Jimmy Savile's Rolls Royce sells 44.4% above estimate in charity auction



2015-06-26 12:56:19

Jimmy Savile's Rolls Royce sells 44.4% above estimate in charity auction

Sir Jimmy Savile's 'last of line' Rolls Royce led a charity auction on July 30

Sir Jimmy Savile's "last of line" Rolls Royce has sold with strong results, as the Top of the Pops entertainer made one lasteffort to raise money for charity.

Sir Jimmy Savile BMW Isetta 300 Plus Sir Jimmy aboard his beloved BMW Isetta bubble car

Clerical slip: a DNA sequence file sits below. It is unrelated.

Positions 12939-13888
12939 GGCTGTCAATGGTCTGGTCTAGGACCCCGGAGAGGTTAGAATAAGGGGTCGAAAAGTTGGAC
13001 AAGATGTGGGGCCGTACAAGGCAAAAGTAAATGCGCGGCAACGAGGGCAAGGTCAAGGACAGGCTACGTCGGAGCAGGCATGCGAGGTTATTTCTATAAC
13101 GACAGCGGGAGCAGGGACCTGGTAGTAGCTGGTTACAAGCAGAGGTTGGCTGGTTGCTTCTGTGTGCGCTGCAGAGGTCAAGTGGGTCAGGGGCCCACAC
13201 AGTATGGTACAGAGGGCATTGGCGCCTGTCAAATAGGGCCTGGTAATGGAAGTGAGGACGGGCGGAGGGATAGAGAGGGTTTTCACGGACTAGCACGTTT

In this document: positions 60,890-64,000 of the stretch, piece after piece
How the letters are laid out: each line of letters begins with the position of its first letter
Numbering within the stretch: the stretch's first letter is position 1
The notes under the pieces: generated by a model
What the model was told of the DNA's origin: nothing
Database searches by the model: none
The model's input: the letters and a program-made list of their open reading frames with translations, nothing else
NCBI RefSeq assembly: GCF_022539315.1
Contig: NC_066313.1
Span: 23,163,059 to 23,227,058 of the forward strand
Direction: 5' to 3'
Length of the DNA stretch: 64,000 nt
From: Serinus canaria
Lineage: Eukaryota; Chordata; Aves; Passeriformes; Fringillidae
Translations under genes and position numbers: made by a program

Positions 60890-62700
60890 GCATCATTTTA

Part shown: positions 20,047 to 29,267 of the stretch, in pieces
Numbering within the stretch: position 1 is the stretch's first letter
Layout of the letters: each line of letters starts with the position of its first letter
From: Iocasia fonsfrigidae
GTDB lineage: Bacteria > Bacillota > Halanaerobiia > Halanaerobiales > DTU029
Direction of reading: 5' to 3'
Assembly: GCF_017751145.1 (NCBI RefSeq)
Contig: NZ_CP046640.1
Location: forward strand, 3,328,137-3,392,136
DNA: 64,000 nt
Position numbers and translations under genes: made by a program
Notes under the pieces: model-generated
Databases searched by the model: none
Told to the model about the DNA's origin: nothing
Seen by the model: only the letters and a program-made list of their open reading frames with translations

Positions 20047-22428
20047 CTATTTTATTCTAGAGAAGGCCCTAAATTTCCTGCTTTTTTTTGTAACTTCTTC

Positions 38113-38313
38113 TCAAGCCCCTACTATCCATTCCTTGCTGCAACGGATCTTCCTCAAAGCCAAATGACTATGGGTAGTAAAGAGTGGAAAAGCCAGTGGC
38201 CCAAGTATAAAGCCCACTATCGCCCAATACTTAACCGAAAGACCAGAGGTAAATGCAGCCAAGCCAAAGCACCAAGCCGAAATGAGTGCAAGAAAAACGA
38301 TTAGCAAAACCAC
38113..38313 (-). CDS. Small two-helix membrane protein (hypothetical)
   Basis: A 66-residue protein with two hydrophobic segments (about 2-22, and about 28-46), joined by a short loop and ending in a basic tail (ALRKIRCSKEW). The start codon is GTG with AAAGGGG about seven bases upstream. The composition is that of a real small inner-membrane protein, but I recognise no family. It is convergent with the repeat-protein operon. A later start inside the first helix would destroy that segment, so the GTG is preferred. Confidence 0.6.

The July 30 auction took place at Saviles Hall in Sir Jimmy's hometown of Leeds, UK, where hundreds of people packed the auction to bid on his extensive selection of cars, jewellery and memorabilia spanning the decades of his remarkable career. The auction came as a result of Sir Jimmy's dying wish - to donate the remainder of his belongings to charity, after a life spent raising funds for those in need. His 2002 Rolls Royce Corniche Convertible sold as top lot in the sale, as a sought after limited edition model built to commemorate the end of production in Crewe. The production of Rolls Royce cars in the Uk town began in 1946, lasting 56 years before the plant was closed in 2002. 56 examples of the Corniche "last of line" were due to be manufactured, yet only 46 were actually built. Sir Jimmy's example sold 44.4% above its 90,000 high estimate to achieve 130,000. Following this was Savile's comical yellow BMW Isetta 300 Plus. The three-wheeled bubble car was bought by Sir Jimmy in 1965 and was one of his favourite vehicles. Accompanied by two photographs of Sir Jimmy with theIsetta,it soared past its 8,000 high estimate to achieve 22,000 - a 175% increase. One of the mostanticipated lots came from his original Jim'll Fix It chair, which wasoffered with all the expected wear and tear from years in front of the TV cameras. It sold for 8,500, against a 8,000-12,000 valuation. This lot was followed by a simple Jim'll Fix It badge, which an internet bidder paid 2,000 for. The total realisation for the auction has yet to be calculated, though it is expected to be in the region of 325,000 - far greater than the expected 150,000.

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